Towards universal health coverage in Norway?
Undocumented migrants in Norway do not have access to universal health coverage. The Norwegian public health service provides emergency medical care, but this can be costly. There are relatively few private providers of medical services, and the out-of-pocket payments can be very high. The home countries of undocumented migrants rarely provide health services. Undocumented migrants thus find themselves in a situation where their access to healthcare services is restricted by law, and where financial and other practical barriers further restrict their access to medical care.
Access to healthcare services for undocumented migrants is often linked to immigration policy. Restricting access to the welfare system may be seen to form a part of this strategy; migrants should never be seen to benefit from gaining illegal access to the country (10). Liberal access to healthcare services for undocumented migrants may be considered to encourage ‘health tourism’ in that people in ill health may choose to migrate to Norway for the purpose of accessing expensive treatments such as cancer drugs or treatment against auto-immune diseases. However, very few undocumented migrants quote access to health services as a reason for migrating to an EU country (16). In humanitarian and professional healthcare circles there is broad consensus that medical treatment must be offered based on need rather than legal status. This view is founded on weighty ethical arguments (17). The Norwegian Medical Association, Norwegian Nurses Organisation and eleven other organisations launched an appeal to improve access to health services for undocumented migrants in Norway (18). Earlier this year, the Norwegian parliament rejected a proposal to increase access to primary health services for undocumented migrants and to work up funding arrangements for these services (19). One of the main arguments against the proposal was the fear of health tourism. In these discussions, Minister of Health Bent Høie stated that he did not see a need to consider extending the healthcare rights of migrants without an indefinite leave to remain (20).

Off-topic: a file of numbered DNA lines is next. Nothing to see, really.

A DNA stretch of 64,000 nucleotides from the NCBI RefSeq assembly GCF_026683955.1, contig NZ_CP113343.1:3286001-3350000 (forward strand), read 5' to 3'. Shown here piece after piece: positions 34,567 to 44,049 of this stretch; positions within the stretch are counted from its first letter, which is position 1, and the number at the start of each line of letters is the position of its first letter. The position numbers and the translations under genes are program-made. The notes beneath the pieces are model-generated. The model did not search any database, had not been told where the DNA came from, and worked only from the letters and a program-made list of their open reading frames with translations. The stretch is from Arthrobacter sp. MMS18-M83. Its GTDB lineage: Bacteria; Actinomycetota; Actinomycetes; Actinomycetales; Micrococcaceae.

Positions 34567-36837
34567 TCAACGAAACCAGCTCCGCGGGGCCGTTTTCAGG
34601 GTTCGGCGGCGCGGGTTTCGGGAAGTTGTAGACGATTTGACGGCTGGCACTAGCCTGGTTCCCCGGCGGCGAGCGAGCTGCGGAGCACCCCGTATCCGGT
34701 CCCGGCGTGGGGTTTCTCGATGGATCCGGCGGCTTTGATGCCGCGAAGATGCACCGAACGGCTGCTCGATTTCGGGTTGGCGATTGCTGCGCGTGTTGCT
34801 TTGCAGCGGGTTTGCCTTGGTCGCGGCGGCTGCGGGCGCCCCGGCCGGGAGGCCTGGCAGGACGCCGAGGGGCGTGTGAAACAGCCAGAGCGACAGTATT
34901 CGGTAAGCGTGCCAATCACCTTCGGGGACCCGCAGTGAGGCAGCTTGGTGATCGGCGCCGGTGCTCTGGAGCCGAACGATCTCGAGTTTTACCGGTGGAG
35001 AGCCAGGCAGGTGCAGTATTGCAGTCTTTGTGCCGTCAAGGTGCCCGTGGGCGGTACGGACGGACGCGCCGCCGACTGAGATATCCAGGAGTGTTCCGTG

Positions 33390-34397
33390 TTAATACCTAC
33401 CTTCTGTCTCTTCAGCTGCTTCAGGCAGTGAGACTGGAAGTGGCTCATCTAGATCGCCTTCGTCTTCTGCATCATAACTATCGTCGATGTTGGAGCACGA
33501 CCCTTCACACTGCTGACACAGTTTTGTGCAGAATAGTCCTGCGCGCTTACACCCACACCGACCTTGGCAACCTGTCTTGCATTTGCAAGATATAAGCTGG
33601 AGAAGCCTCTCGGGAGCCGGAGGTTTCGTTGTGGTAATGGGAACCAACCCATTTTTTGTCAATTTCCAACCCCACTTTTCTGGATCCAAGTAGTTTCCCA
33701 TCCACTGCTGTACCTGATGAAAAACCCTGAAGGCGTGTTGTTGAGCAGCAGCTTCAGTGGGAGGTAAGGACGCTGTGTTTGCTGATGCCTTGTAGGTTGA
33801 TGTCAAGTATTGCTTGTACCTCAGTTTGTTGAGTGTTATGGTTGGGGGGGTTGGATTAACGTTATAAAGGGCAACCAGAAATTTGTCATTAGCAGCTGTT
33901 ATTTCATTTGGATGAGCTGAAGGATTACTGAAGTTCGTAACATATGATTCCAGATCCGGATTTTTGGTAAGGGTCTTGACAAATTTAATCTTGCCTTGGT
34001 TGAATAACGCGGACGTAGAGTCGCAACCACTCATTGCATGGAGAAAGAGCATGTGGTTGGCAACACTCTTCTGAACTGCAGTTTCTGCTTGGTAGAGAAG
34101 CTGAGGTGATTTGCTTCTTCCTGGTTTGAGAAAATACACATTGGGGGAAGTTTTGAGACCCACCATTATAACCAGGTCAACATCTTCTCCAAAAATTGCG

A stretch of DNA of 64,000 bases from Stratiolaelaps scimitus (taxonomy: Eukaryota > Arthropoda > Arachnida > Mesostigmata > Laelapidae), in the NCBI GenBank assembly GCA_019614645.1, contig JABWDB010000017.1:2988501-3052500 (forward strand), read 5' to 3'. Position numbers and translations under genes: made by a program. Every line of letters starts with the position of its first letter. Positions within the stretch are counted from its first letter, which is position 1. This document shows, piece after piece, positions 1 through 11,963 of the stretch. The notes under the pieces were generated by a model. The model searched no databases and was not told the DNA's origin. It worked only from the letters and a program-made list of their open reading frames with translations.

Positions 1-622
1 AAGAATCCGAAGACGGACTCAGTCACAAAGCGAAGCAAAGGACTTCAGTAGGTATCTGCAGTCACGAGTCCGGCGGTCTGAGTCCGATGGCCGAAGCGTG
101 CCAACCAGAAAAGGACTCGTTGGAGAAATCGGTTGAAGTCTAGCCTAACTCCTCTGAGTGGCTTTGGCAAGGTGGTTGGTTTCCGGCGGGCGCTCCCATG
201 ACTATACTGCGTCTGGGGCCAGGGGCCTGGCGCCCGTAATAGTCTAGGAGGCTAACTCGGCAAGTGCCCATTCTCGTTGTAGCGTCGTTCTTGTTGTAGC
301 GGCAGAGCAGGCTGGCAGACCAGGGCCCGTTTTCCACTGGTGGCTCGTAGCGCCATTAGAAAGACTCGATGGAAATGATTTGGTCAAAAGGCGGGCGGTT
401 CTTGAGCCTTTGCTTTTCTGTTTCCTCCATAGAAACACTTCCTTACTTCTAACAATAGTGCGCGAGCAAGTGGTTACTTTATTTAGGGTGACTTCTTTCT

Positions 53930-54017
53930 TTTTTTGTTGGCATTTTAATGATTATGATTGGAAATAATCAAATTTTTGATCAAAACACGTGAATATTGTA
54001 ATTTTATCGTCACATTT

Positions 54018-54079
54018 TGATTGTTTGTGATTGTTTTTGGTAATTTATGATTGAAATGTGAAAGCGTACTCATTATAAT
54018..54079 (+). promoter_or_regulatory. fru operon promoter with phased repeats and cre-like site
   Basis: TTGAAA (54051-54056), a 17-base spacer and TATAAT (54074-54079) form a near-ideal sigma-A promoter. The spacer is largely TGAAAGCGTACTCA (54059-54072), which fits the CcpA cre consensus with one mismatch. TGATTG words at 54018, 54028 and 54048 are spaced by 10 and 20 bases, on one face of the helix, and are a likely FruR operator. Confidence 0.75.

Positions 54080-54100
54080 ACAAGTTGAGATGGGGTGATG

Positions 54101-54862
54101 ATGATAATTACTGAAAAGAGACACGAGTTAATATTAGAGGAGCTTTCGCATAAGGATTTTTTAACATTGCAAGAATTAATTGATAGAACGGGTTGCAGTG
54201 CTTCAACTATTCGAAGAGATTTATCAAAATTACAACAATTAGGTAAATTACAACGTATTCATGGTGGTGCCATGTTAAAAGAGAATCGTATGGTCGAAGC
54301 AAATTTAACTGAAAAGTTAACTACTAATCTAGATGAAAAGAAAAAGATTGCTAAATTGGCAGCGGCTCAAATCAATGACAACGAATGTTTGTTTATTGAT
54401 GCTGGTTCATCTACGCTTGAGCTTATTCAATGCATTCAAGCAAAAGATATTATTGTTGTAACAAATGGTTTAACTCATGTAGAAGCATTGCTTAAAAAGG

Countries move towards the UN’s Sustainable Development Goals on different paths. As other countries take steps towards universal health coverage, Norway should also consider its current strategies. According to the World Health Organisation’s recommendations, universal health coverage is best achieved by gradually increasing access to health services. It is recommended that essential services should be prioritised. When services are provided free of charge, or at a low cost, they will be accessible even to vulnerable groups (21). It is difficult, in theory as well as in practice, to come up with a definition of essential healthcare services. Many may agree that experimental cancer treatments or rehabilitation programmes cannot be considered essential healthcare services, but that treatment for diseases such as diabetes, or the provision of maternity care, is. In discussions about universal health coverage in Norway, it is necessary to clarify which healthcare services should be offered to undocumented migrants. In order to safeguard their fundamental right to the highest attainable standard of health, it is crucial that they are given affordable access to essential health services. Services such as caesarean sections and treatment for pneumonia should therefore, in most cases, be provided free of charge.
The UN’s Sustainable Development Goals and our obligation to protect human rights challenge the practical, legal and financial organisation of healthcare services made available to undocumented migrants in Norway. For Norway to be able to claim that universal health coverage is provided, it is necessary to ensure access to further essential healthcare services for undocumented migrants, and the level of out-of-pocket charges must be reduced.